4-H teens learn leadership at Atlanta conferenceLocal organization teaches leadership, life skills
Seven teens from Delaware 4-H Club participated in the 91st annual National 4-H Congress Nov. 23-27 in Atlanta, four of them students or graduates of Sussex Tech.
The congress recognizes teenage 4-H members who have proven themselves through community service, leadership and project work. Delaware 4-H, which has numerous clubs and projects all over Delaware, sponsored the trip.
"The teens were interviewed by a panel of 4-H staff members and chosen based on their project involvement, community service work and leadership, said Jill Jackson, University of Delaware extension educator and chaperone for the trip.
Sussex County 4-H'ers who made the trip were Jackie Arpie, Maggie Durig, Angela Lagano and Travis Waller.
“I really enjoyed the workshops, specifically one on diversity,” said Angela Lagano. “It showed us what we think when we first see a person, and it showed the stereotypes we can have.”
Lagano, a Sussex Tech student from Gumboro, fell into 4-H because, as the youngest in her family, she often tagged along with older siblings to 4-H events.
“Now it’s like my second family,” she said.
Lagano, a young robotics enthusiast, has been on the robotics team through 4-H for nearly four years.
A junior at Sussex Tech, the 16-year-old said joining 4-H has helped her improve her confidence and leadership skills.
Generally quiet about her sewing ability, Lagano has begun to share her skills by teaching younger children about sewing. This year as a day-camp counselor, Lagano taught a group of kids to sew pants.
Sussex Tech student Travis Waller of Georgetown, said the conference really inspired him to work harder.
"I took a lot away from the inspirational speakers," Waller said. "The message was to set your goals high and strive to complete every goal.
Waller, who is also a member of the 4-H robotics team, took up archery as a hobby several years ago. His projects on archery, robotics and woodworking earned him a spot at the conference.
“I learned about archery through 4-H and use it now to hunt,” said the freshman at University of Delaware of the life skills taught by the Delaware club.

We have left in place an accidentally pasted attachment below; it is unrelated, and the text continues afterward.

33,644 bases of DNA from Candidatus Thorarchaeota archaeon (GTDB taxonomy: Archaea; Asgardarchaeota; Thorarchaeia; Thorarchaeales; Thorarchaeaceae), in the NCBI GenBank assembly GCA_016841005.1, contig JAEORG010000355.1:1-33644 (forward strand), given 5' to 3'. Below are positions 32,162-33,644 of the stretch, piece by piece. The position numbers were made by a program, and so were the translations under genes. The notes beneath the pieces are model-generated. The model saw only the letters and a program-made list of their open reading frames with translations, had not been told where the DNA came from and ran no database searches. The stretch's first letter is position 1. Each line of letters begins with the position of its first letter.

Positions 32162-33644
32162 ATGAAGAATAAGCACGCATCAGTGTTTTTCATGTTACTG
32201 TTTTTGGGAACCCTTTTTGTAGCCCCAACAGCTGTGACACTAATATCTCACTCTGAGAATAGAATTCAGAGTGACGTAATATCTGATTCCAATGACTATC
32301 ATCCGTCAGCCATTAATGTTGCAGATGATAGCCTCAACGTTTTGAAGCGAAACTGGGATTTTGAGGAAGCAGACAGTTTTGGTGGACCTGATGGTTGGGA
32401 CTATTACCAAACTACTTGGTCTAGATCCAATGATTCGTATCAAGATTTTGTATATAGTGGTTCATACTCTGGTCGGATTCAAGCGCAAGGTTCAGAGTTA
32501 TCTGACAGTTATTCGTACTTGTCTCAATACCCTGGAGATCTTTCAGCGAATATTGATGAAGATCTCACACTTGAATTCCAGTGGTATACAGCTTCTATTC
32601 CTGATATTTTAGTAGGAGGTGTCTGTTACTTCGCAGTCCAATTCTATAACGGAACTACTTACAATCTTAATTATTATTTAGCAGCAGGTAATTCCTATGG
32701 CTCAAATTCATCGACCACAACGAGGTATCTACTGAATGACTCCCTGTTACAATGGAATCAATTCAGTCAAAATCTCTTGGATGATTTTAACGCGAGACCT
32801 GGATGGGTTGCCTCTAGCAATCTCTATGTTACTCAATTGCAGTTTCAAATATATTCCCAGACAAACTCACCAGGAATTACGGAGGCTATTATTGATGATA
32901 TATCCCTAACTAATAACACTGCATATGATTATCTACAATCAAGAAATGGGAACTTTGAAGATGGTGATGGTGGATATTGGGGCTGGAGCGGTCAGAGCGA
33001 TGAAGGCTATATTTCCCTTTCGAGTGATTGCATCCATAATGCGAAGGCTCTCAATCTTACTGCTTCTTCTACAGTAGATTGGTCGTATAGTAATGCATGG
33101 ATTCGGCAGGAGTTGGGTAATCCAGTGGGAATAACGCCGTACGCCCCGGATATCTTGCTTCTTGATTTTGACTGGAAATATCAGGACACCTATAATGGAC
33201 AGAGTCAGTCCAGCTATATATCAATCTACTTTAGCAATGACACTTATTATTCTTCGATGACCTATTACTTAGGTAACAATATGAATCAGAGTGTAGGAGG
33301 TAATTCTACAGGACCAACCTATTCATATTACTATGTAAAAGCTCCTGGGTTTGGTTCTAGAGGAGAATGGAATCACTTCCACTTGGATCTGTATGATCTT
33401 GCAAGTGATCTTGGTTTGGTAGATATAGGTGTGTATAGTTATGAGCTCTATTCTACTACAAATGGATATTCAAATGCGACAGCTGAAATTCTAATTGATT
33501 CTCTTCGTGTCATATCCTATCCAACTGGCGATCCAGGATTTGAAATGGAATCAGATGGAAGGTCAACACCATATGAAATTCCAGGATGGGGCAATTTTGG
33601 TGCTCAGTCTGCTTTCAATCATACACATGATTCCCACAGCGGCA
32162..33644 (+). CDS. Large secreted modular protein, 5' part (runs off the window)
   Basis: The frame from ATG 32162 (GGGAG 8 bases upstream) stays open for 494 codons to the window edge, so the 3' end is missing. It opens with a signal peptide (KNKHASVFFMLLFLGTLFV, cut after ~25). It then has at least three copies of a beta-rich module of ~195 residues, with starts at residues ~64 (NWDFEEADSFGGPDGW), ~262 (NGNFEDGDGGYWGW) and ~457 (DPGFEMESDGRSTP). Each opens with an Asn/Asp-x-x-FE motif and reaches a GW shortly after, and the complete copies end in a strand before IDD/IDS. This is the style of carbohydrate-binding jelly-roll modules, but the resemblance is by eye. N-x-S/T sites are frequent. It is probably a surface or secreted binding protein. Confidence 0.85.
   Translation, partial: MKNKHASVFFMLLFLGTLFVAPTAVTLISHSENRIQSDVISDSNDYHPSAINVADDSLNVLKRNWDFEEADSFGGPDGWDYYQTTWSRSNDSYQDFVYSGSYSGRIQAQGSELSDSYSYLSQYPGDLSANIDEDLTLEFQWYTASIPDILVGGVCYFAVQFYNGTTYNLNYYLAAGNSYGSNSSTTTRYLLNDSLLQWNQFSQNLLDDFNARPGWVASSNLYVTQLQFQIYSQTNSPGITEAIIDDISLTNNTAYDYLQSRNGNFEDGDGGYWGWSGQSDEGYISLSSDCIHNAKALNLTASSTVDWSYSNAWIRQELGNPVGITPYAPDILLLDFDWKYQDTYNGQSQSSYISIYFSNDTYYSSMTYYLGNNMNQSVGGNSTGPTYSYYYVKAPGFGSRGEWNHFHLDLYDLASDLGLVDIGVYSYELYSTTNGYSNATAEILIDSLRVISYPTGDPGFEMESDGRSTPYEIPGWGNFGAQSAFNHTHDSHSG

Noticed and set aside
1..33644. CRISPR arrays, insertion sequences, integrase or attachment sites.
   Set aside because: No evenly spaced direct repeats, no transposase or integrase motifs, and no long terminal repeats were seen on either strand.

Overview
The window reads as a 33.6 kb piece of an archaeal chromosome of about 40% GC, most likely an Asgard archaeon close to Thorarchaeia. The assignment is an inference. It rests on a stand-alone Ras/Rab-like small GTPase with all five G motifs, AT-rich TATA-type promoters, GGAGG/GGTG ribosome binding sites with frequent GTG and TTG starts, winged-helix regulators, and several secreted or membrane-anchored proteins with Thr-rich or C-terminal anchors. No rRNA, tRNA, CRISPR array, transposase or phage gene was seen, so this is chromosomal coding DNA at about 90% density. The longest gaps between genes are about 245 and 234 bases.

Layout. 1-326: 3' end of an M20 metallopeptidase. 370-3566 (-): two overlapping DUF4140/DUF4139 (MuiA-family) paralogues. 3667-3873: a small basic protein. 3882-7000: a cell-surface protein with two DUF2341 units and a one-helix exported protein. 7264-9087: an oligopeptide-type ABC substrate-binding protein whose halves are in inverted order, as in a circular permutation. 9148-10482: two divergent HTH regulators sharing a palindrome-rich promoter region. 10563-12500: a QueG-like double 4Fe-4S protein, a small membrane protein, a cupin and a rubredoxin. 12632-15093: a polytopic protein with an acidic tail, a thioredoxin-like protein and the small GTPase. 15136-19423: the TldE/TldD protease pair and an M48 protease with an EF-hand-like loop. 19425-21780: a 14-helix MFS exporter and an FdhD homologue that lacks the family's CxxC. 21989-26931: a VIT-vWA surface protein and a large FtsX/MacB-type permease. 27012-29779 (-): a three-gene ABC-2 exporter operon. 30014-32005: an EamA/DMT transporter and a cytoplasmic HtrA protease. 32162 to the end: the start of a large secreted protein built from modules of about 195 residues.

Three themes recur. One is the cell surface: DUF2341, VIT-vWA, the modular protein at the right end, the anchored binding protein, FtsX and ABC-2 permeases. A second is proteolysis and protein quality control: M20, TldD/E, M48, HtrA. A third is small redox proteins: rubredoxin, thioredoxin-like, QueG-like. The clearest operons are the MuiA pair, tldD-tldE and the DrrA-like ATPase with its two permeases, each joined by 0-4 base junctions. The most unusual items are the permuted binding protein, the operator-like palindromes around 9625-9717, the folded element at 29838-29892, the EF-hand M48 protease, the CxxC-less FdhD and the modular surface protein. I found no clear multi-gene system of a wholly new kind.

As an elementary education major, Waller said he will use many skills learned in 4-H in his future career.
“Knowing about robotics and technology will help. It’s a good thing to know,” Waller said. Waller also expanded his organizational skills by starting a 4-H bowling club, which meets in Millsboro and is always looking for new members, he said.
Maggie Durig, a Sussex Tech graduate from Seaford, is also a UD freshman in the elementary education degree program. She said 4-H ignited her passion for photography, and she has displayed her work at the state fair.
“This year, I entered 15 photographs and won eight ribbons,” Durig said. “I love doing landscapes and waterscapes, and I am working on getting better at photographing people and animals.”
Jackie Arpie, 18, a senior at Sussex Tech, completed two projects this year - food and nutrition and photography.
Arpie moved to Millsboro with her parents several years ago.
“I heard how much fun 4-H was and joined,” Arpie said. “I’ve made lots of lifelong friends.”
Arpie’s chocolate torte has won first place at the Delaware State Fair baking contest two years in a row, which Arpie says helped her be selected to attend the conference.
Arpie plans to attend University of Delaware to study healthcare. “4-H has taught me public-speaking skills, communication and how to work with children,” Arpie said.
Arpie has served as a 4-H day-camp counselor, teaching many children about cooking.
“My time with the camps has improved my care-taking skills and leadership,” she said.
Each year 4-H clubs add new programs and camps to enrich the lives of children and young adults ages 5 to 19. For more than 100 years, 4-H has focused on agriculture, but today it has also expanded to embrace life skills, citizenship, leadership, healthy lifestyles, the arts, and science and technology.
Local 4-H clubs meet at a leader's home, churches and community centers. Clubs are determined by the town a student lives in, and more than 20 clubs exist in Sussex County. In addition 4-H also has after-school programs in Sussex.
Cape Region clubs include Hollymount for students in the Lewes, Milton and Rehoboth area; Harbor Lights for those in the Lincoln and northern Milton areas; and Burton Village, which hosts 4-H after-school programs.
For more information on Sussex 4-H or to find a local club, call Tammy at 302-856-2585 Ext. 544 or go to http://extension.udel.edu/4h.